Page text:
Don’t attack policies/ideas because of what they symbolise

(Epistemic Status: Uncertain. Many obvious counterarguments. At best a general rule with many, many exceptions)

In debating a few years ago there was a controversy over gender pronouns. At the start of a debate speakers introduce themselves. For example, the first speaker would say something like “I’m Bob, speaking first”. The British and American contingent in the world debating council pushed for gender pronoun introductions, meaning speakers would also say what their preferred pronoun was. There was a backlash with many non-anglo nations objecting. What happened next isn’t important. What is important is that those objecting to the policy made a fundamental mistake. Instead of objecting to what they actually didn’t agree with, creeping liberal bias and imposition of western far-left norms on debating, they objected to what they a visible symbol of those things and the faction that pushed them. This was wrong, both morally and tactically.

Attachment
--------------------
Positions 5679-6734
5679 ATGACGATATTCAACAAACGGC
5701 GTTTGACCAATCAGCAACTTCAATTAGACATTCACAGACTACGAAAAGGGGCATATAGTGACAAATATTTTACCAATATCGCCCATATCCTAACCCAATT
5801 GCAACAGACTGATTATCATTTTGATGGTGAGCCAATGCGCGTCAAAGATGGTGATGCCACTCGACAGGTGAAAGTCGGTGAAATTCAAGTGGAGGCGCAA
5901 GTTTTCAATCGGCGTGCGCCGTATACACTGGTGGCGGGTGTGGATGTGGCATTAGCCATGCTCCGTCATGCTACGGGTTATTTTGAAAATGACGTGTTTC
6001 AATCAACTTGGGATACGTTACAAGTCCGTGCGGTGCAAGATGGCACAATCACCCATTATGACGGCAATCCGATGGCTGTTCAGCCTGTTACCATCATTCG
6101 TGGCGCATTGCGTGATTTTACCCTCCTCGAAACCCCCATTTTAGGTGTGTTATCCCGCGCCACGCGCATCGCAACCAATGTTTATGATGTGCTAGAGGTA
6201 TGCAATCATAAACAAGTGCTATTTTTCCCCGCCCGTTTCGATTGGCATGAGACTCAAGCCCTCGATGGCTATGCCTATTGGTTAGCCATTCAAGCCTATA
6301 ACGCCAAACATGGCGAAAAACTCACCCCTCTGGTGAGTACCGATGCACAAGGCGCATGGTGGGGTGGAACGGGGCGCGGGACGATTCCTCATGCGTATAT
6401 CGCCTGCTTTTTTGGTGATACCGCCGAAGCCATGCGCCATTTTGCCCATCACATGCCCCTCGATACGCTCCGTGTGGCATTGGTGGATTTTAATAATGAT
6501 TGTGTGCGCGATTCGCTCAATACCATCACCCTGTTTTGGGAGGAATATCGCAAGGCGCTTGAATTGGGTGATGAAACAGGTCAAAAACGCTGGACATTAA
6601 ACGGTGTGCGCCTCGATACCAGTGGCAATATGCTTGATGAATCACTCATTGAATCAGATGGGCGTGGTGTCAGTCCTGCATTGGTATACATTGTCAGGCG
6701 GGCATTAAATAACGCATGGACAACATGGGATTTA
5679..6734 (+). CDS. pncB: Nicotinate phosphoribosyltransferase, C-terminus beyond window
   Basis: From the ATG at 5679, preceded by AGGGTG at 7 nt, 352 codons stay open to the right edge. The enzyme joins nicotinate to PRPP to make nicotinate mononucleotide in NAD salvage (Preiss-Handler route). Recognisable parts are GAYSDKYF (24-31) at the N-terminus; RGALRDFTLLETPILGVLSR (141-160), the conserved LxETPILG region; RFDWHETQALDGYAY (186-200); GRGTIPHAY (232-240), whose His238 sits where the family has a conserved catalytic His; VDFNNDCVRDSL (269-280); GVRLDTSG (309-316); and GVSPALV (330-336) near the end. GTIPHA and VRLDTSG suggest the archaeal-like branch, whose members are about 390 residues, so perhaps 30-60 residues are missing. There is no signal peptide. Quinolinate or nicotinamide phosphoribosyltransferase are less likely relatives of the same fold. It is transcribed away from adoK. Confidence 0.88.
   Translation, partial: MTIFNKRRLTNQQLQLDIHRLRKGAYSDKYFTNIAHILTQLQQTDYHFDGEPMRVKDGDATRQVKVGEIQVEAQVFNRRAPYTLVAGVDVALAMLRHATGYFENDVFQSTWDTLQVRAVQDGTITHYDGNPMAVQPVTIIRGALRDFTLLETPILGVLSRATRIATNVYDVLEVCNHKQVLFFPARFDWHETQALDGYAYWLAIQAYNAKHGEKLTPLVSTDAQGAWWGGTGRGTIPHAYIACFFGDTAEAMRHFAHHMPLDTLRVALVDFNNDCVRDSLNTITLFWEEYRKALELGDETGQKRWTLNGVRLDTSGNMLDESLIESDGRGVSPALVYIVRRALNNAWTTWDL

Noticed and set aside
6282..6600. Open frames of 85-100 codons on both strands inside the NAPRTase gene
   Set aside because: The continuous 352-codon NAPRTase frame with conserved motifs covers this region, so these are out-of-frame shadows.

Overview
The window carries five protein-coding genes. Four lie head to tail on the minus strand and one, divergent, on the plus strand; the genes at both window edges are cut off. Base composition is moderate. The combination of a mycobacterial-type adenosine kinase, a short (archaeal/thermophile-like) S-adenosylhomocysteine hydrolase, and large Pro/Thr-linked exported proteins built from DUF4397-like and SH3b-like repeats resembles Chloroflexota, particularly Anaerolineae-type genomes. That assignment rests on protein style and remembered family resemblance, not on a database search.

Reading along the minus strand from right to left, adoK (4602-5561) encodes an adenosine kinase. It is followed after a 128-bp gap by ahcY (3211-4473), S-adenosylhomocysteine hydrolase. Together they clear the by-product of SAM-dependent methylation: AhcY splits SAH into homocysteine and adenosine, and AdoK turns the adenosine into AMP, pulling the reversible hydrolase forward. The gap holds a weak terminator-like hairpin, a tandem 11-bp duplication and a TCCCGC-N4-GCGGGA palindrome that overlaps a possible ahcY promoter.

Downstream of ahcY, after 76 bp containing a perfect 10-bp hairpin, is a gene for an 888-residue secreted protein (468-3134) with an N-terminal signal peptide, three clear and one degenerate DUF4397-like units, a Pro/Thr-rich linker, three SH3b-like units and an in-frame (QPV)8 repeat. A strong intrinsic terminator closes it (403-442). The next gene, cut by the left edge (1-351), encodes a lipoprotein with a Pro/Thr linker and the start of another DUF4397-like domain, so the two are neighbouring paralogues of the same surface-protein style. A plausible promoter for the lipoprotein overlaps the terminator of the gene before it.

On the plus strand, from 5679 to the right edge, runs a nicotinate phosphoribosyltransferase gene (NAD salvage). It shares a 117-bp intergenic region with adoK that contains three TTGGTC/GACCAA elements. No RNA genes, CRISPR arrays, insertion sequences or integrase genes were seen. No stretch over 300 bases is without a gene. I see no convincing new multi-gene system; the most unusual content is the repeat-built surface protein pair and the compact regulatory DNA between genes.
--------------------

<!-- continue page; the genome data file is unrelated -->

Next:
If there is something you think is wrong, it is usually good to attack that thing rather than other things tangentially associated with it. (We usually associate policies when they are proposed by the same faction or seem to be from the same political ideology). The original policy you disagree with probably has flaws and you can explain rationally and clearly why you think it’s bad. On the other hand, the related policy may well be good ideas and by attacking it you stop a good thing from coming to pass, make yourself look like an idiot and waste time and political capital on a hard target when a soft one is readily available. Don’t do it. You’re choosing to loose. You’re also contributing to the problem of ideas being judged by which side supports them rather than on their utility.

The general principle: Judge ideas on their own merits.

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